InfoSavvy Archive

Hot topics for the 4th (InfoSavvy)

Fireworks over the Lincoln Memorial

By J.W.Photography from Annapolis (Flickr) [CC BY 2.0 (], via Wikimedia Commons

July 4th reminds us of our responsibilities as citizens.  Among these is to remain at least somewhat informed about current issues.  The libraries have a series of Hot Topics guides to help us stay informed.  Topics include  homelessness and vaccination.

You can view the full set via the library homepage.  From the Quick Links choose Subject Guides.   Then choose the subject Hot Topics.

Keep checking the site: your librarians are continually updating the guides and adding new ones.  Meanwhile I wish you a safe and happy 4th.


Posted by on July 2nd, 2015 Comments Off

Conference Conversation (InfoSavvy)

Watrous painting called Discussion

Harry Wilson Watrous [Public domain], via Wikimedia Commons

The ACRL/NEC Conference and the Social Science Librarians Boot Camp were not my only recent workshops.  On May 29 I attended Maine Larger Libraries Staff Development Day.  Interestingly the event echoed themes from the ACRL/NEC event.

In both cases the speakers discussed libraries as space–particularly as space for discovery, exploration, and collaboration.  Both sets of speakers stressed the value of user input in library design.

Why am I highlighting themes rather than doing a more complete overview?  Firstly I admit to a bit of conference fatigue (I remain grateful that I can attend conferences, though.).  Secondly I could not get all of the speakers’ permissions by press time.  Most importantly I can show these conferences as part of an ongoing conversation.  After all, isn’t scholarship a conversation (Association of College & Research Libraries, 2015)?


Association of College & Research Libraries. (2015).  Framework for information literacy for higher education. Retrieved from ACRL website :

Posted by on June 25th, 2015 Comments Off

The 5th Annual SSL Boot Camp part two (InfoSavvy)


By User:MeekMark based on jpg version by Wikipedia:User:Dysprosia (Prototype) [Public domain], via Wikimedia Commons

Dr. Lauren Conoscenti (Tufts University) led the afternoon breakout session on survey research.  Though I had learned survey basics in different courses, I felt that I could use a refresher.  Besides, I was bound to learn a few more tips.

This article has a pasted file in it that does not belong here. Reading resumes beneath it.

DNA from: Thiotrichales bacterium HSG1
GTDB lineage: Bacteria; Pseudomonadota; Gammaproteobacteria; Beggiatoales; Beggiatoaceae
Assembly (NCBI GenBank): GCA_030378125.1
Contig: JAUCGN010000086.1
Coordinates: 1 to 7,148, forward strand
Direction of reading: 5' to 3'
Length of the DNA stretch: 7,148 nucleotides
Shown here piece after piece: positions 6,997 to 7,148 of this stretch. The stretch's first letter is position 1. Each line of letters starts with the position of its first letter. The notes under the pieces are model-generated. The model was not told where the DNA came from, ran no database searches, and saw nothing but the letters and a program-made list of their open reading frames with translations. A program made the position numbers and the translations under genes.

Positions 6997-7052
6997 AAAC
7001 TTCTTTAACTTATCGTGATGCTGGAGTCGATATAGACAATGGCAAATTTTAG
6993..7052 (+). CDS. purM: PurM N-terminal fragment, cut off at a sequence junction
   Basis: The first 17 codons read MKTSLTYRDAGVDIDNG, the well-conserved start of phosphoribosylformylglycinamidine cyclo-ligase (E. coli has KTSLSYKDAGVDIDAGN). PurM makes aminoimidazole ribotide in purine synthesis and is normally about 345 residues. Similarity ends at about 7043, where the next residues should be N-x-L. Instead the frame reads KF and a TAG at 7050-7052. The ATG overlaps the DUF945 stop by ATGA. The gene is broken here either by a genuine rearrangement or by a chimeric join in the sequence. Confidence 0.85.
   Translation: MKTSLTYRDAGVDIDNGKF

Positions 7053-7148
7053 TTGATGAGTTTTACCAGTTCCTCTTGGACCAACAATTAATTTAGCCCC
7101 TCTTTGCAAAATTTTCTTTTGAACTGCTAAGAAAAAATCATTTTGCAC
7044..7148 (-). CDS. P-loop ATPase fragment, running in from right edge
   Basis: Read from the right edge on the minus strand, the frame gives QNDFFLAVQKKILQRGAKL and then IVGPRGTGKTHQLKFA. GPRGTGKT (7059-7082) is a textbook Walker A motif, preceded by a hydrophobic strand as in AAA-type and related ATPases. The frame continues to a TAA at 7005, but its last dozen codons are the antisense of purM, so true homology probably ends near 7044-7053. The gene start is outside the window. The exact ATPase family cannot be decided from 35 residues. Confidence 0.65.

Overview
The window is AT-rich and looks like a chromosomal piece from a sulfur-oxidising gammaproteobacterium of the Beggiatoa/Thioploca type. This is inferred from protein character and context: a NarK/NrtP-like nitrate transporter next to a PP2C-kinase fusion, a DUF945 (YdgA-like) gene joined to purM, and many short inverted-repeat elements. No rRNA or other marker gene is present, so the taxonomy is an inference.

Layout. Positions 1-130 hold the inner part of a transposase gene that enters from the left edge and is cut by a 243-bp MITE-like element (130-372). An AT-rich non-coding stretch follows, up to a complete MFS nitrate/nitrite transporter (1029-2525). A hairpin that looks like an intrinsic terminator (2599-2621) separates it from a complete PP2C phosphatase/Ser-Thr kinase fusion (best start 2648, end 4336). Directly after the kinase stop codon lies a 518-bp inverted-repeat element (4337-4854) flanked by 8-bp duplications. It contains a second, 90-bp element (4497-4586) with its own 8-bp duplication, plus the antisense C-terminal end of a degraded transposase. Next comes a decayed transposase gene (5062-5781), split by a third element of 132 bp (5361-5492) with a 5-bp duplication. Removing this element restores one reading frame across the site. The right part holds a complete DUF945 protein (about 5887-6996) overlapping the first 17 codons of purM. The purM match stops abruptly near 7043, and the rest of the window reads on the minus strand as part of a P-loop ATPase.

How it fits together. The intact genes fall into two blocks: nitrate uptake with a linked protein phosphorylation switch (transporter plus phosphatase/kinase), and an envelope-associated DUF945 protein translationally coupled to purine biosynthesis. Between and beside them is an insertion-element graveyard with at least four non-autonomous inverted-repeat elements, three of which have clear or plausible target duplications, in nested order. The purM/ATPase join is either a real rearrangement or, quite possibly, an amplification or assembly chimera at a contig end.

I did learn, for example, to coordinate schedules with the office of institutional research.  That way  I don’t send out my survey at a time when people are already inundated with surveys.

This tip demonstrated how best practices are intertwined with better data.  Higher response rates generally give us better–or at least fuller– data.  Sending out a survey at the wrong time, for example, can lead to survey fatigue in our population.  Survey fatigue leads to fewer respondents.

Even aesthetics can impact response rates or completeness of surveys.  An overly long list of options can lead to people checking items at the top of the list and ignoring the choices near the end.  Alternately people could ignore the question entirely.  Either strategy would skew the results.

Most importantly the talk reinforced the need to start with your research question.  Is a survey the best data collection for my particular question?   Answering this question is the first step to better data.


Posted by on June 18th, 2015 Comments Off

The 5th Annual SSL Boot Camp Part one (InfoSavvy)

Tufts University

By Steve McFarland from somerville, ma., usa (light on the hill) [CC BY-SA 2.0 (], via Wikimedia Commons

June 5 marked the 5th annual Social Science Librarians Boot Camp.   Though I am awaiting some permissions, here are the highlights I can relate at press time.

The day started with faculty speakers sharing their research.  Dr. Calvin Gidney (Tufts University) thought about what children learn about themselves and about the world through television.   He and his team examined the content, especially sociolinguistic content, of several top-rated cartoons.   The project will continue with interviews of the shows’ producers and with a study of how children understand the content.   Dr. Jennie Pyers (Wellesley College) discussed her research on language delay and theory of mind.  She looked at how language delay impacts such abilities as inferring intentions and coordinating pretend play.  In the process I also learned about a relatively new language, Nicaraguan Sign Language.  Dr. Ruth Grossman (Emerson College) presented on her work with children who have high-functioning autism.  She researched both how these children express themselves and how their communication is perceived by others.  The findings will be useful to those who help such children.